According to an article in Psychology Today, there is a connection between falling in love and the stress hormone. "As welcome as falling in love might be, evidence links the experience with higher levels of the stress hormone cortisol (Marazziti & Canale, 2004)," the article reads. "So if you’re anxious, tense, or just plain jittery, it might be a normal response to the strain of repeated social encounters with someone whose impression matters deeply to you."
Sometimes Your Heart Skips a Beat
Scientifically speaking, your heart begins to speed up when you're around someone you love.
Their Scent Is Actually Intoxicating
Experts say that scent can be an important part of your attraction, and we may even have a perfect scent match. It's the reason why you like the way your sheets smell when they get up in the morning or you want to wear their old T-shirt to bed.
You're Not as Hungry
Maybe it's because your stomach is filled with butterflies. One small study of a sample of men from researchers at Harvard Medical School, published in the journal Obesity, has found that oxytocin, commonly known as the "love hormone," may not only be a "feel-good" chemical but an appetite suppressant too.
The Future Comes Up a Lot
Like that wedding six months down the road and where you'll spend the holidays. It means you want to be together long-term. Many people have a fear of discussing the future, so the fact that you've already gotten over that pesky hurdle probably means love is in the air.
It's Just Plain Easy
As in you don't have to overthink everything like you normally have in past relationships. When you're with that person, you can just "be."
You Talk About Them All the Time
To the point where it can get a little annoying to family and friends—but it's endearing so you get a pass (it may all be because of those feel-good hormones in your brain we discussed earlier.)
You Crave Being Connected
We're not saying you need to be attached at the hip, but you want to know where your person is and how their day is going. Serena Goldstein, a naturopathic doctor in New York City, says being separated from your partner even for a short time is kind of like coming down from a high.
Goldstein tells CNN, "Corticotrophin releasing factor is increased as part of a stress response when we are away from our partner, contributing to anxiety and depression," she says. This may be why you feel such an urge to keep in touch, and in the case of long-distance couples, even more so. The CNN article writes that growing attached to a partner's voice is one way long-distance couples learn to cope with this stress response.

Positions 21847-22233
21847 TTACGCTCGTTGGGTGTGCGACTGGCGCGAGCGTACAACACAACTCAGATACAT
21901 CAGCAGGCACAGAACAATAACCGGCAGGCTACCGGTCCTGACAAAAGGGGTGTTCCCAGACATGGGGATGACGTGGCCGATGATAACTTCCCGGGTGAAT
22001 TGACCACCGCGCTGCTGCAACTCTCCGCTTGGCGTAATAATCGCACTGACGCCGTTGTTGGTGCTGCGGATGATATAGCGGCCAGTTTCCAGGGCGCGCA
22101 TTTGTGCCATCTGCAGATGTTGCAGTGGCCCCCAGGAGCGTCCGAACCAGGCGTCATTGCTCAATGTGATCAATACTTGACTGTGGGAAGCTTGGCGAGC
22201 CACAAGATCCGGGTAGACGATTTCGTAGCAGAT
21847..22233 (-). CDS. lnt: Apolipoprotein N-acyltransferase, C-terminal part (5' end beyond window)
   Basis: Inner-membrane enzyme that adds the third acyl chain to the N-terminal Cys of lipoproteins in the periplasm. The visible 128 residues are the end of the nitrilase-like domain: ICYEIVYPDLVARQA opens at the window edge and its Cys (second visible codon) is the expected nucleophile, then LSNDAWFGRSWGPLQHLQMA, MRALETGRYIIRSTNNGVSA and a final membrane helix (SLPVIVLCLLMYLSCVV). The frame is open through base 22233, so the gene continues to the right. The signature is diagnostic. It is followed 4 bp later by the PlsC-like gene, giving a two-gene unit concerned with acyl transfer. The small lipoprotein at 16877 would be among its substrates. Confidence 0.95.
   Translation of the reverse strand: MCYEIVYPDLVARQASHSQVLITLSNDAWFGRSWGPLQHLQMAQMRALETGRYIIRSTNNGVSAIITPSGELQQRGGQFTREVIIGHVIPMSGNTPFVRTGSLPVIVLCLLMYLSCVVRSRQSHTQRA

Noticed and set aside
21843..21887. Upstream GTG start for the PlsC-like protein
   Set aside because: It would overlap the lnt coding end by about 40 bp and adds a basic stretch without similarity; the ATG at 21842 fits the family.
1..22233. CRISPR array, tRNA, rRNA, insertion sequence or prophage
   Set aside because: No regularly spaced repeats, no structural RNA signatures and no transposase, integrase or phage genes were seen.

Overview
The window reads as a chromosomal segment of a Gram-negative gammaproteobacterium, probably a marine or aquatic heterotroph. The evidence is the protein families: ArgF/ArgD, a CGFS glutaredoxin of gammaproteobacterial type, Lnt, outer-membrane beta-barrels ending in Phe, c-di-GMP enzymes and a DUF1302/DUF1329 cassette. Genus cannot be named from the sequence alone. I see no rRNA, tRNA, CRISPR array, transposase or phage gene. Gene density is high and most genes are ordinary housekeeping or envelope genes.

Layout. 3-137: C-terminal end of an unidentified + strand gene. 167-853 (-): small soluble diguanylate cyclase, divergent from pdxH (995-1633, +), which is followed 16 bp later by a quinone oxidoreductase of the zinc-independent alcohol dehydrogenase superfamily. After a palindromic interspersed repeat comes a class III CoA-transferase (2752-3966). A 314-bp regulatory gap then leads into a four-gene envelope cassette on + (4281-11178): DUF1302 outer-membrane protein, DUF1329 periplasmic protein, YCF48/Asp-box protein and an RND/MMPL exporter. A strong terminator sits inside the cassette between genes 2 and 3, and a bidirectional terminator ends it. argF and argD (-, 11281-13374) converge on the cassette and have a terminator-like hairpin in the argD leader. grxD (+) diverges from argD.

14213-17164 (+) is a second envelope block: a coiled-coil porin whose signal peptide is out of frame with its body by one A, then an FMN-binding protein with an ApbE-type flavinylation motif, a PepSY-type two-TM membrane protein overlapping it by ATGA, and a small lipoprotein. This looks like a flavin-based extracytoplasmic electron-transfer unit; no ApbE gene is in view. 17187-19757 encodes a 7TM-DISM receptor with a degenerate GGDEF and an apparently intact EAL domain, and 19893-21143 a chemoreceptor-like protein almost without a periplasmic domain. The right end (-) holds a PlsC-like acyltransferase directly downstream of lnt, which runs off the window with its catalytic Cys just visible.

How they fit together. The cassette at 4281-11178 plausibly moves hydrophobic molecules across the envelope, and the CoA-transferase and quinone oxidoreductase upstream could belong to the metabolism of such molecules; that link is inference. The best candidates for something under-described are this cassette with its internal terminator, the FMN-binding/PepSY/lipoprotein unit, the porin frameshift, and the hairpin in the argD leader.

You Miss Them
Similar to the example above, when you're falling for someone, you want to be around them all the time. If you find yourself missing your S.O. instead of relishing in your alone time, you might be falling in love.
They're the First Person You Call With News
One of the signs you may be falling in love with someone is when they become the person you rely on through thick and thin. You are investing a lot of time, energy, and emotion into this person, and that means a lot.
Song H, Zou Z, Kou J, et al. Love-related changes in the brain: a resting-state functional magnetic resonance imaging study. Front Hum Neurosci. 2015;9:71. doi:10.3389/fnhum.2015.00071
New York Times. "Reinventing Date Night for Long-Married Couples." February 12, 2008.
ScienceDaily. "What Falling in Love Does to Your Heart and Brain." February 6, 2014.
Stanford Medicine. "Love Takes Up Where Pain Leaves Off, Brain Study Shows." October 13, 2010.
Greater Good Magazine. "To Know You is to Love You." March 1, 2004.
Psychology Today. "How Do You Really Know if You're Falling in Love" July 16, 2015.
Seshadri KG. The neuroendocrinology of love. Indian J Endocrinol Metab. 2016;20(4):558-563. doi:10.4103/2230-8210.183479
Kromer J, Hummel T, Pietrowski D, et al. Influence of HLA on human partnership and sexual satisfaction. Sci Rep. 2016;6:32550. doi:10.1038/srep32550
Lawson EA, Marengi DA, DeSanti RL, Holmes TM, Schoenfeld DA, Tolley CJ. Oxytocin reduces caloric intake in men. Obesity (Silver Spring). 2015;23(5):950-956. doi:10.1002/oby.21069
CNN. "How Your Body Reacts When You Fall in Love." February 12, 2016.